With his judgments.
God said, “I will go out in Egypt and every firstborn in the land of Egypt shall die, from the first born of Pharaoh who sits on the throne, even to the firstborn of the slave girl who is behind the handmill.” (11:4-5)
Again God said, “I will strike all the firstborn it the land of Egypt, both man and beast; and on all the gods of Egypt I will execute judgments; I am the LORD.” (12:12)
Then, God did, “The LORD struck down all the firstborn in the land of Egypt from the firstborn of Pharaoh who sat on his throne to the firstborn of the captive who was in the dungeon…” (12:29)
God brought judgment on Pharaoh.
And the officials.
And the assistants to the officials.
And the assistants to the assistants to the officials.
And the assistants to the assistants to the assistants to the officials.
God brought judgment on all the people.
And God will bring judgment on all people.
Psalm 96:13a says this, “God will judge the world in righteousness.”
Please don’t be foolish enough to think that you aren’t included in “the world.” Because it is so easy to think that way.
That the “world” means that Middle Eastern country over there.
That God will judge those atrocities in Asia.
That God will judge massacres south of the border.
But not you.
That God will judge that immoral celebrity.
That God will judge that phony politician.
That God will judge everyone in that other political party.
But not you.
That God will judge that guy on your Facebook feed.
That God will judge that gal at work.
That God will bring judgment to 101 Pine Street and 105 Pine Street, but skip 103 Pine street.
Because you live there.
No, God’s judgment is inclusive.
He will judge all.
That includes YOU.
Disobedience is DEADLY.
The word God uses here to describe his reaction to disobedience is STRIKE DOWN
That is a violent word, isn’t it?
It invokes anger.
It invokes cruelty.
It invokes decisive, destructive action.
For example, there was a mosquito who landed on my arm this past week.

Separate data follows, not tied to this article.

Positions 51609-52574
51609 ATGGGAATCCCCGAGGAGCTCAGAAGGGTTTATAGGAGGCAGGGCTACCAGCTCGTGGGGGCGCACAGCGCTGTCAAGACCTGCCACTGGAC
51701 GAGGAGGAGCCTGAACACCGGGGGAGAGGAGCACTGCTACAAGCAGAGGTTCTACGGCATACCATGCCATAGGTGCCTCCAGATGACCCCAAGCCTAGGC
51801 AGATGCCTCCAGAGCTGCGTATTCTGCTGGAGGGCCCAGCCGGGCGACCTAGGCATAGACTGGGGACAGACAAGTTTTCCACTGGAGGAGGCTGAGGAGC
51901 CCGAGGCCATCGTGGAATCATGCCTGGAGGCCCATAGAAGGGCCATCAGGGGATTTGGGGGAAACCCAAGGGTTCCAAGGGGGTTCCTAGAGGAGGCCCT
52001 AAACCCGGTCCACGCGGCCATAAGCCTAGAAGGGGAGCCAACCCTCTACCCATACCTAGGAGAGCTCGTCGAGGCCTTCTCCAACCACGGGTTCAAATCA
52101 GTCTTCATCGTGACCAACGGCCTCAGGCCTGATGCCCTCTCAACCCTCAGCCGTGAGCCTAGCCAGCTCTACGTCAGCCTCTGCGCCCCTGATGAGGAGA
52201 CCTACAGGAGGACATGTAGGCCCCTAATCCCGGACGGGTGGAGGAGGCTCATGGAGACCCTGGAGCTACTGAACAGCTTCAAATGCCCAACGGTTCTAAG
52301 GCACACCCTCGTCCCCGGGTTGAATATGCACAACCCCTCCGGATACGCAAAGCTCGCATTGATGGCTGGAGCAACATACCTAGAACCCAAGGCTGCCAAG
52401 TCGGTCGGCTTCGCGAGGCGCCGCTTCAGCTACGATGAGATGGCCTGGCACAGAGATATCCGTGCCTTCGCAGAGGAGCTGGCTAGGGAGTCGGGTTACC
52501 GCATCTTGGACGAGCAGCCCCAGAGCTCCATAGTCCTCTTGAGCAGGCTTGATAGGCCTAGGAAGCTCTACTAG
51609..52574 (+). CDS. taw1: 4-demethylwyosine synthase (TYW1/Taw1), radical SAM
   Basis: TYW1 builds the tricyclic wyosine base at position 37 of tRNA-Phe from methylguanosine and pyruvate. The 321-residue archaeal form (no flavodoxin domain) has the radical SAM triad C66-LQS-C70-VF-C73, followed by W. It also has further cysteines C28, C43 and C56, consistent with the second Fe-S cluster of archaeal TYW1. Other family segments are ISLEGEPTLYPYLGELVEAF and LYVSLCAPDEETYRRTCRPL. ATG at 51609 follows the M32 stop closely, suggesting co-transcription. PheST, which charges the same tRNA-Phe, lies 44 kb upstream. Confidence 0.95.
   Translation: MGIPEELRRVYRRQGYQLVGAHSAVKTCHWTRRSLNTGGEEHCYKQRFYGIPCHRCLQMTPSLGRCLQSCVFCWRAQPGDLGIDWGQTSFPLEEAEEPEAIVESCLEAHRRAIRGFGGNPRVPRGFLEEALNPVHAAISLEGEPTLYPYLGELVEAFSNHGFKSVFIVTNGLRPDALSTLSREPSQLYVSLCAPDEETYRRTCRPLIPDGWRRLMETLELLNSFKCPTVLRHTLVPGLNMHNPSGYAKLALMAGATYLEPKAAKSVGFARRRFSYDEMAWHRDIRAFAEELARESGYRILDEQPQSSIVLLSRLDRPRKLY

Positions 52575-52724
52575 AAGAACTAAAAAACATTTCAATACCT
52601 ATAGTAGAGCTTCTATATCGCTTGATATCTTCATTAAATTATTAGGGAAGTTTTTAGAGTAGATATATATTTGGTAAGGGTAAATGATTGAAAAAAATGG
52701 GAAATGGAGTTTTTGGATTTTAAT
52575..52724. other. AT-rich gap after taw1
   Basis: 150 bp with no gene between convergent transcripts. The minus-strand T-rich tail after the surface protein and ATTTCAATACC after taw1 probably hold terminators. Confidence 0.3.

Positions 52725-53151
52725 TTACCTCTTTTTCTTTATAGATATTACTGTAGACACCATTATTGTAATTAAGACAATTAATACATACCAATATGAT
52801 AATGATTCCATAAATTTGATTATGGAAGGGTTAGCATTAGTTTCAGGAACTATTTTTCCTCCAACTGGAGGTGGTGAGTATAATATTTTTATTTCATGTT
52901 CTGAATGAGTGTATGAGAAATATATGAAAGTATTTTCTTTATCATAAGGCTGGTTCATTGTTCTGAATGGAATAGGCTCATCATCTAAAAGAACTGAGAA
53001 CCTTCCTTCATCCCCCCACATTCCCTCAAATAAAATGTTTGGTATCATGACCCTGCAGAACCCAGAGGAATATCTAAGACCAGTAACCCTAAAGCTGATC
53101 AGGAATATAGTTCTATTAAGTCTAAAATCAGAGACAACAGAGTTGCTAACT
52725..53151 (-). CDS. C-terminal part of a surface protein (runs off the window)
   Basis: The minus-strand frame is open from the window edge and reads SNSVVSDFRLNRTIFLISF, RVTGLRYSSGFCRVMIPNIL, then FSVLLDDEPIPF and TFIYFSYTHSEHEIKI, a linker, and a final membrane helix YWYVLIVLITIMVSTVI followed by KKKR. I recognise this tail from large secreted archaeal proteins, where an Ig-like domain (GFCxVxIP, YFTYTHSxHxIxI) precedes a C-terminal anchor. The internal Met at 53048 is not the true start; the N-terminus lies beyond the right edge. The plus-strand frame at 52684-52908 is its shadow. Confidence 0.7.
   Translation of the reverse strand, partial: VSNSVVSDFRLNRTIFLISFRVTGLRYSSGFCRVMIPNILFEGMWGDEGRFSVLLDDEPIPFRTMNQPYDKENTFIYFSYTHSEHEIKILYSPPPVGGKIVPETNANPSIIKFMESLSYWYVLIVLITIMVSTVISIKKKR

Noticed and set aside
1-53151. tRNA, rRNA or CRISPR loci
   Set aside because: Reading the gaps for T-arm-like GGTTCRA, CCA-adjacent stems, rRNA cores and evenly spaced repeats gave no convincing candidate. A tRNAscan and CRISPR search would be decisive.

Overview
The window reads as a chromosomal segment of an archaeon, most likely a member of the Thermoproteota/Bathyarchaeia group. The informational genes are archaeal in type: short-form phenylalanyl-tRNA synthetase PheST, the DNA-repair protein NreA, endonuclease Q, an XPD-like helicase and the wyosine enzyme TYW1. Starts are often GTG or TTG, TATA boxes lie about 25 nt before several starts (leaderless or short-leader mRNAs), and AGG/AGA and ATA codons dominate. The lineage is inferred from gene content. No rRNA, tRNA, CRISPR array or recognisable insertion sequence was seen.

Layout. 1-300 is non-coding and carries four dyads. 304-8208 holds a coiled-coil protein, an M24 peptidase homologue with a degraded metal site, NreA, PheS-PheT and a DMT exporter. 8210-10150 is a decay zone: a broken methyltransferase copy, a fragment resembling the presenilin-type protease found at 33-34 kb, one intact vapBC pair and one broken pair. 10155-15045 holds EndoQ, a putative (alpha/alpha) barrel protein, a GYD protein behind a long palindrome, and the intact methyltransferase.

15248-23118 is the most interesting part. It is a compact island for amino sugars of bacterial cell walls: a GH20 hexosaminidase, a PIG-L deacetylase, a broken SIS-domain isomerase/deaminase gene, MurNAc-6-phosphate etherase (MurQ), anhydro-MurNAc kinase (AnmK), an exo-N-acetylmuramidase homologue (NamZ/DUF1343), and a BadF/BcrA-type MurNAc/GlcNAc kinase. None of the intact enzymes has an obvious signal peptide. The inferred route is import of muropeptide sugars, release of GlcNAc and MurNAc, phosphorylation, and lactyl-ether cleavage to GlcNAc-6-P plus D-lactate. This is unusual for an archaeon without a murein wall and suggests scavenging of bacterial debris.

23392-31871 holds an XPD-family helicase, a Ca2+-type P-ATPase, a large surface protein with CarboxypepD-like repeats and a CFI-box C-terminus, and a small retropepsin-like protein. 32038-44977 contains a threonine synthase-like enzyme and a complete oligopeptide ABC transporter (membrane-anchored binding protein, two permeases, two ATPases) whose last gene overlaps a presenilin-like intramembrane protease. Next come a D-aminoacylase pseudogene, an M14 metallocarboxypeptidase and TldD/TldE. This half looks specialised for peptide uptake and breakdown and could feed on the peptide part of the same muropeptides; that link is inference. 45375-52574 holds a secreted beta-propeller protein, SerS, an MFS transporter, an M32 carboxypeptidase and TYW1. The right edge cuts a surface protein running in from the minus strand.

He lifted up his blood sucking nose.
He inserted it into my skin.
So... STRIKE DOWN.
Pharaoh had been disobeying God for months.
The other Egyptians had joined them in his disobedience.
And anyone who disobeyed God and didn’t paint the lamb’s blood on the door would find out…
Disobedience is deadly.
It still is.
If you disobey God and speak harshly to your wife, it will kill your romance.
If you disobey God and send flirty text messages to the guy you aren’t married to, it will kill your marriage.
If you disobey God and continue in pornography, it will kill your ability to be intimate.
If you disobey God and continue your racism, it will kill community.
If you disobey God and drink too much, you’ll kill your friendships.
If you disobey God and pass on gossip, you’ll kill your reputation.
If you disobey God and hold onto pride, you’ll kill other’s desire for church.
If you disobey God and avoid time in God’s Word, you’ll kill your faith.
If you disobey God long enough…
God’s judgment will come.
And your relationship with God will be dead.
II. God’s Mercy in Passover
If disobedience brings death, then obedience must bring life… Right?
Just not YOUR obedience.
Around 10 pm the boy had fallen asleep.
For the next hour, Hezekiah had comforted his crying wife.
About midnight she passed out, exhausted.
But Hezekiah stayed awake.
4 am – Would God really be merciful to sinful him?
5 am – Would the blood of the lamb really work?
Hezekiah kept running that very thought through his mind.
To be fair, he wasn’t a genocidal Pharaoh, but he wasn’t perfect either.
He drank too much.
He was rough to his wife.